Language Selection

English French German Italian Portuguese Spanish

New Hardware Support in Linux

Filed under
Linux
Hardware

     

  • Nintendo Wii U Gamepad Linux Driver Support Still Pursuing Mainline - Phoronix

    It's been a half-year since talking about the Wii U gamepad driver that's been in development with mainline ambitions for supporting this wireless gamepad in conjunction with the Nintendo Wii U console. The driver has just been revised to address earlier code review comments, again renewing interest in the effort and possible mainlining in a future kernel version. 

    The Wii U game console is nearly one decade old for this IBM PowerPC powered device but still is active with some hobbyists for running Linux on the device and other retro gaming purposes. This gamepad Linux driver effort continues to be for those wanting to load Linux on the console and depends upon the wireless gamepad being connected to the console via the DRH internal chip to the Wii U that in turn exposes it as a USB device. There has though been some work towards potentially allowing it to work in the absence of the console.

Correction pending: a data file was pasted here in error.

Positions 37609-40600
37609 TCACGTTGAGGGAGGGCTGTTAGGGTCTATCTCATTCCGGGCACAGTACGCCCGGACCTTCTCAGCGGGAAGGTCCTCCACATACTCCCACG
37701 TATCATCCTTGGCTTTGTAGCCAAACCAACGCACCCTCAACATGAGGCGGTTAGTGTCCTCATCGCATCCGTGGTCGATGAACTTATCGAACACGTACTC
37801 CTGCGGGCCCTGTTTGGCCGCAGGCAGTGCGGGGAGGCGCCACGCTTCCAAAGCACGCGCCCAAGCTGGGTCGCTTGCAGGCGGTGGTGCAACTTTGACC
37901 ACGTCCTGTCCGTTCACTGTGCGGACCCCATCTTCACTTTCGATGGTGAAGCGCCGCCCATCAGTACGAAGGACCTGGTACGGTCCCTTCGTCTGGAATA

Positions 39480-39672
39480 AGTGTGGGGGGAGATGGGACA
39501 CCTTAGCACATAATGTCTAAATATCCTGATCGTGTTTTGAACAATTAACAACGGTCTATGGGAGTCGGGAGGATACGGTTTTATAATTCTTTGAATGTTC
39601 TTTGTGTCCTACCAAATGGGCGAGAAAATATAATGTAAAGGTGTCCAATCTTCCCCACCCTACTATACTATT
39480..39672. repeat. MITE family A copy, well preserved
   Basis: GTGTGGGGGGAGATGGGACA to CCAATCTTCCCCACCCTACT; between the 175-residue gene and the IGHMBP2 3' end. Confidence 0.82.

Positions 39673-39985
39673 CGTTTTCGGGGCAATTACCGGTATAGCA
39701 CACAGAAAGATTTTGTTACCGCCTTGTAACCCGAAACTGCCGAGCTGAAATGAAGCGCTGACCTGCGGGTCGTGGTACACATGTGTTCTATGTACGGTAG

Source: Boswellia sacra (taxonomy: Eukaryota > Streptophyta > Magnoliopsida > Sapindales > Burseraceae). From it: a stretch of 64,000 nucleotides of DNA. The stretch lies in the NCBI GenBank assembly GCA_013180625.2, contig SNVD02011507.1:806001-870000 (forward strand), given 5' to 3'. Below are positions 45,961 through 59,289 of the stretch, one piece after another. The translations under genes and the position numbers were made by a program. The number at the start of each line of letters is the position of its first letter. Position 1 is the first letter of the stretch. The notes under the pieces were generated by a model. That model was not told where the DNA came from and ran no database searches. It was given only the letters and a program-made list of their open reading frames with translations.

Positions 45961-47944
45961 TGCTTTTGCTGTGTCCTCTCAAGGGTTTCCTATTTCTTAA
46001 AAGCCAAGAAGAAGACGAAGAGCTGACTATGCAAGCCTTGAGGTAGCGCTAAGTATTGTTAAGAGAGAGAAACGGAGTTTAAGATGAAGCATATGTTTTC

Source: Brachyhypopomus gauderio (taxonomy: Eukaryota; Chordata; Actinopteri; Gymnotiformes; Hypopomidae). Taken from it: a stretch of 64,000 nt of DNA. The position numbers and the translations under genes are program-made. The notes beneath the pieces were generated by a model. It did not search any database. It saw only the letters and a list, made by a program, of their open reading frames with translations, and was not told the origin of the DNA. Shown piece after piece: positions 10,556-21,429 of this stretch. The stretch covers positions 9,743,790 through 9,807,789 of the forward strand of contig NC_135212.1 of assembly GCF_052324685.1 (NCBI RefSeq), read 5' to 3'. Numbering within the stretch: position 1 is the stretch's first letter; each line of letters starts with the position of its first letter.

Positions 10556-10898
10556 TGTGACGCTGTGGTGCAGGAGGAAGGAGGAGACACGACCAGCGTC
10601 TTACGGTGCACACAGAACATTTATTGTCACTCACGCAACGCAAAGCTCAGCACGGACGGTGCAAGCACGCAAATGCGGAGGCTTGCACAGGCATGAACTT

•    

  • Linux 5.16 To Support The 2021 Apple Magic Keyboard - Phoronix

    Separate from all the ongoing Apple Silicon/M1 bring-up work for the Linux kernel, the Linux 5.16 cycle is set to support this year's Apple Magic Keyboard. 

    Via the Apple-HID driver there has been Linux kernel support for earlier versions of the Magic Keyboard to deal with device quirks and differences around this keyboard that need to be specially handled by the software for making full use of the keyboard, such as for the function (Fn) keys. 

  • Apple Silicon PCIe Driver Queued For Linux 5.16 - Phoronix

    Queued this week into the Linux PCI subsystem's "next" branch is the Apple PCIe driver needed to enable PCI Express support for Apple SoCs such as the M1. 

    The "pcie-apple" driver is written by reverse-engineering expert Alyssa Rosenzweig and Marc Zyngier while also based on discoveries by Corellium and OpenBSD developers. At this stage the Apple PCIe controller driver is less than one thousand lines of new code for bringing up the PCI Express bus with Apple SoCs. The focus has been on the Apple M1 with last year's Apple devices. 

From Tom's Hardware

  • Upcoming Linux PCIe Driver To Fully Utilize M1 Mac Mini Ports

    Further development of Apple silicon drivers for Linux continues. According to a report from Phoronix, developers are almost ready to release a new PCIe driver for M1 chips that will bring PCIe compatibility to Apple chips running the Linux operating systems. That could bring us closer to a day where we can run Linux with full compatibility on Apple's new high-performance M1 chips.

    This new PCIe driver is one of the most important drivers to be developed for the Apple M1 and Linux ecosystem: The PCI express drivers will give Linux operating systems full access to all I/O including USB ports, networking, Thunderbolt, and wireless ports on a multitude of M1 products.